A view of the Botanical Garden of the State of New York. What’s that you say? The Botanical Garden of the State of New York? Well, according to the founder of The New York Botanical Garden, Nathaniel Lord Britton writing in the Bulletin of the Torrey Botanical Club (on jstor, if you aren’t able to access the link, click here):
In the year 1801 Dr. David Hosack, then professor of botany and materia medica in Columbia College, purchased twenty acres of ground in New York city, and called it the Elgin Botanic Garden; in this tract he accumulate, with great labor during the next ten years, a very large and valuable collection of plants. The institution was transferred to the State of New York, through an act of the Legislature, in 1810, and was then known as the Botanic Garden of the State of New York. It was subsequently granted to Columbia College. Funds for its maintenance were not provided, however, and it was ultimately abandoned.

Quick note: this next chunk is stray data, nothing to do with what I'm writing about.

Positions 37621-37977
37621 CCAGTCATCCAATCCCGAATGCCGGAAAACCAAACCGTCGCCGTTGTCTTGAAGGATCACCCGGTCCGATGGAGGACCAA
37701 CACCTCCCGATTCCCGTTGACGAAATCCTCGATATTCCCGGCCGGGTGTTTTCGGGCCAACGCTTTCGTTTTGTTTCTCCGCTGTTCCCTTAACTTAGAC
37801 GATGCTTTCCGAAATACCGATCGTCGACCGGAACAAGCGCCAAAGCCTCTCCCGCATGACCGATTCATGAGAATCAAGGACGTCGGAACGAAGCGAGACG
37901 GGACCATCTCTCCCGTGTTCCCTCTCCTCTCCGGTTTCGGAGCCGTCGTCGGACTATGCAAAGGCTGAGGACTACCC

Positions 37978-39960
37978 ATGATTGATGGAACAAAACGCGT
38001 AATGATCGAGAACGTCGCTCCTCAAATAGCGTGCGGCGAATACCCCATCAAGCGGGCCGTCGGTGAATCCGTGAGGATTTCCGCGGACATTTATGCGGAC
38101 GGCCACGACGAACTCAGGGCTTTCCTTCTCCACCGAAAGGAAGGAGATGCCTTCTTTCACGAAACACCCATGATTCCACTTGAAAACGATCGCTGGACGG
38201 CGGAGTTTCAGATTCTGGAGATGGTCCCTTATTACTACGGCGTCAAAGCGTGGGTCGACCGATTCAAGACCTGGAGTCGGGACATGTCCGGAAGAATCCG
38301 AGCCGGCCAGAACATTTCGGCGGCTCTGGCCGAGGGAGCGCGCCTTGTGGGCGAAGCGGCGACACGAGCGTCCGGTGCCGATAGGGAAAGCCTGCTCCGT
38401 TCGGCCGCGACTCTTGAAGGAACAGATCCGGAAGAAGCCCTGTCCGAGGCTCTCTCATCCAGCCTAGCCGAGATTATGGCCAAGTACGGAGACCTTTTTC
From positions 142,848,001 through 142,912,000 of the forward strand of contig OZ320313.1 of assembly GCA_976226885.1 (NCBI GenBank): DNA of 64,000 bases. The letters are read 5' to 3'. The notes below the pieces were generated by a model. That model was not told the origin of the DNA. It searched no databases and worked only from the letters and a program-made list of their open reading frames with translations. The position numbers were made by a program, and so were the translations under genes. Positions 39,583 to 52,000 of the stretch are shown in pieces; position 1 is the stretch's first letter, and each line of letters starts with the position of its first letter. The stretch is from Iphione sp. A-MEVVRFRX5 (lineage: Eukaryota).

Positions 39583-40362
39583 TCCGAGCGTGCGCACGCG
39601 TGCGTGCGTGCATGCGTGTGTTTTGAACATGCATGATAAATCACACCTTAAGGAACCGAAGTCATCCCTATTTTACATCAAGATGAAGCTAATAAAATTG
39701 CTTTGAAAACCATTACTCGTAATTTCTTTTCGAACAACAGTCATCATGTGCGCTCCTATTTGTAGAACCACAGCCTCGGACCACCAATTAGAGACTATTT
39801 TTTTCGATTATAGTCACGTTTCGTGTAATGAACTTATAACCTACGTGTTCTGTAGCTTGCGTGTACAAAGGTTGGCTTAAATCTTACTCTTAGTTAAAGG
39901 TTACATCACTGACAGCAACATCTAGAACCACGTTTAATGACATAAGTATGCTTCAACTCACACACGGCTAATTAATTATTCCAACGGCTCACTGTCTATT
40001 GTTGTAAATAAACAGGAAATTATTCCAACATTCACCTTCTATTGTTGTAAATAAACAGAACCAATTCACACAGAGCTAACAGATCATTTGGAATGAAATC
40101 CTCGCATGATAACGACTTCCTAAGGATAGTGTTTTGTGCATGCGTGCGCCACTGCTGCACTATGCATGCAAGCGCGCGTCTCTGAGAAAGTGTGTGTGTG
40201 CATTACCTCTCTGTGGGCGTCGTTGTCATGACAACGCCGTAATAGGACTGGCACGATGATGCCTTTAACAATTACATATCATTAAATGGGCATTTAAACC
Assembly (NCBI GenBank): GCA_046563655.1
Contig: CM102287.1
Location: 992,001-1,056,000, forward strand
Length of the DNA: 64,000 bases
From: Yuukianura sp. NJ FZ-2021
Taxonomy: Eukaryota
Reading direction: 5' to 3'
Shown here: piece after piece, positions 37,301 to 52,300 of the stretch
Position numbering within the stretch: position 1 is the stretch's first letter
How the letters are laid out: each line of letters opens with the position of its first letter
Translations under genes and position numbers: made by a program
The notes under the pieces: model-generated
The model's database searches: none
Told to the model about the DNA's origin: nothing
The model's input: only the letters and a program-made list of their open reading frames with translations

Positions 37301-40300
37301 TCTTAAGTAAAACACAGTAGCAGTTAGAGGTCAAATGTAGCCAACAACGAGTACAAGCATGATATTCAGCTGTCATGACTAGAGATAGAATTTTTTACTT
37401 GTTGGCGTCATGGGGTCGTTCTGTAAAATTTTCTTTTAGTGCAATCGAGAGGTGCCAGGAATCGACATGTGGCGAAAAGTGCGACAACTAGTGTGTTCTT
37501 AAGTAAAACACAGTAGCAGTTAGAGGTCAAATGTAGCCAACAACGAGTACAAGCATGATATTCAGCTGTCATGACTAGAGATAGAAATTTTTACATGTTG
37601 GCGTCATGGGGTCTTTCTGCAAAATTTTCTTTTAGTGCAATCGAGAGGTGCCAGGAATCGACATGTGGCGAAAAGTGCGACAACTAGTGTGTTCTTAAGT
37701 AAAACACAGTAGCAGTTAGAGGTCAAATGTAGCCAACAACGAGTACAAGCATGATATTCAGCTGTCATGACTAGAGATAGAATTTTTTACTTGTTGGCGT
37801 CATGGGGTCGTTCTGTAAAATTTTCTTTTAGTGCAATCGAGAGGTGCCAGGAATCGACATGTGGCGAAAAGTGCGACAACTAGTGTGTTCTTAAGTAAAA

Another little piece of New York City’s botanical history rediscovered. Fascinating stuff.
Photo from the Digital Gallery of the New York Public Library.